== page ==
I also drew a lot of stick figures. Some yoga teachers use sequences of stick figures to help them plan out the flow of a sequence, or communicate a sequence to others — a sort of blueprint for the sequence. Of course, teaching the class never ends up happening exactly as planned, but it’s a helpful guide to have, much like a lesson plan. For the last weekend of the class, we all got to teach a “final” hour-long sequence of our own design to a public class. The theme of my class was something I’ve talked about a lot recently — Cultivating Equanimity. Although I didn’t record my class, you can get a taste of what it was like by checking out my mind map and stick figures.
A Daily Practice
Perhaps most importantly, as a result of the class, I’ve begun a daily practice consisting of asana and meditation, which I’ve been able to maintain for the last 5 months. Maintaining a daily practice of any kind beyond showering and brushing and flossing my teeth has eluded me for most of my life, so I’m particularly gratified with this outcome. What’s so important about a daily practice? On the surface, moving the body and resting the mind are two things we all need to be healthy, and they need to happen on a daily basis. At a deeper level, though, I’ve come to realize: you are what you practice. If you run around in a frenzy all day, by definition, your life is a frenzy, and your natural response to any situation will be a frenetic one. Likewise, if you spend your time thinking about the future, you never live your life in the present. What you practice, every day, every hour, every minute — that’s who you are. By including regular interludes of calm, focus, and disciplined pursuit of physical and mental health, I can naturally and constantly embody those attributes in the rest of my life. I have a lot more to say about this concept, so look for another blog post on this topic soon.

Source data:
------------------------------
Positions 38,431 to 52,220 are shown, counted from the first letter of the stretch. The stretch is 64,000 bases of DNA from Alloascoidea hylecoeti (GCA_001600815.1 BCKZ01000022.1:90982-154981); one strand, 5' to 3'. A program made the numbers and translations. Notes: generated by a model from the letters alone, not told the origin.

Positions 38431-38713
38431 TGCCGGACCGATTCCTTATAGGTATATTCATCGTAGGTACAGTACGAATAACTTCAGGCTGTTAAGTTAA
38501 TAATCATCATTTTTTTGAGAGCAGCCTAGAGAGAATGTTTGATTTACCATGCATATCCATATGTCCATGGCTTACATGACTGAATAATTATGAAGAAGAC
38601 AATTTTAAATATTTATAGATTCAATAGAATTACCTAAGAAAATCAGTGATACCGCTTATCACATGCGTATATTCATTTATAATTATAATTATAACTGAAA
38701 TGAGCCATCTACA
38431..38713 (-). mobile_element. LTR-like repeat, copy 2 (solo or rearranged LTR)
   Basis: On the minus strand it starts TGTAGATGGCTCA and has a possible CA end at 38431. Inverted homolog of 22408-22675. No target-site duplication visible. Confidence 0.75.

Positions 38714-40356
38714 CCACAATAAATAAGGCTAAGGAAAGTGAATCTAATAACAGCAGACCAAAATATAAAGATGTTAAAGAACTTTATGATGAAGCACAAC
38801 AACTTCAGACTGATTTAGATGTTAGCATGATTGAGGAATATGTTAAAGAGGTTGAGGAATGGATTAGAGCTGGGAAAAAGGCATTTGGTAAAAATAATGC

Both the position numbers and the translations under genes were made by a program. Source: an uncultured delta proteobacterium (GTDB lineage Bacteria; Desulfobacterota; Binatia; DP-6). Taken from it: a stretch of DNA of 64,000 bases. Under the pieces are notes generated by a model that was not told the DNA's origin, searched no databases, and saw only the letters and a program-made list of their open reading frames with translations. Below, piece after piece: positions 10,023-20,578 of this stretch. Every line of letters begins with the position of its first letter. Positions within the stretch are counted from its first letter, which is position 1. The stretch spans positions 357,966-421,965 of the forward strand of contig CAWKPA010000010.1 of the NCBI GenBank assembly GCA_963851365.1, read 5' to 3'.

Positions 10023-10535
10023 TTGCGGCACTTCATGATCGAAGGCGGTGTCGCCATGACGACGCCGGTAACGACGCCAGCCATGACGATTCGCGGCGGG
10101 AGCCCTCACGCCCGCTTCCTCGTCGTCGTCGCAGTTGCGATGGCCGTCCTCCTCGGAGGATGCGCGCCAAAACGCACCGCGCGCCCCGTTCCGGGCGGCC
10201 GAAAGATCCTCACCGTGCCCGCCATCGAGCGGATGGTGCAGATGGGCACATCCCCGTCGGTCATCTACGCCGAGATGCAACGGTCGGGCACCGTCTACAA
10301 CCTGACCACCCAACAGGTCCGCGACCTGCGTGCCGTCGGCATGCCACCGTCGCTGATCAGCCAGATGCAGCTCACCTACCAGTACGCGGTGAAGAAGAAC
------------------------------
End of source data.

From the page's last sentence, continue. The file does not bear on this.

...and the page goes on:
My thanks go first and foremost to my wife, who, despite the poor timing of the class with respect to what was going on in the rest of our lives, remained understanding and supportive throughout. My deep gratitude goes to my teacher, Jill, whose dedication to the training and the students was truly unbelievable, even after she sustained a very serious (non-yoga) injury. My sangha (community of classmates) was amazing — I love you guys, and have learned something from every one of you. You are some of the most genuine, caring, down-to-earth, and downright authentic (and divine!) people I’ve ever met. Finally, thanks to Vibe Yoga, and its owner, Rebecca Bara. Your generosity in holding the space for the class went above and beyond.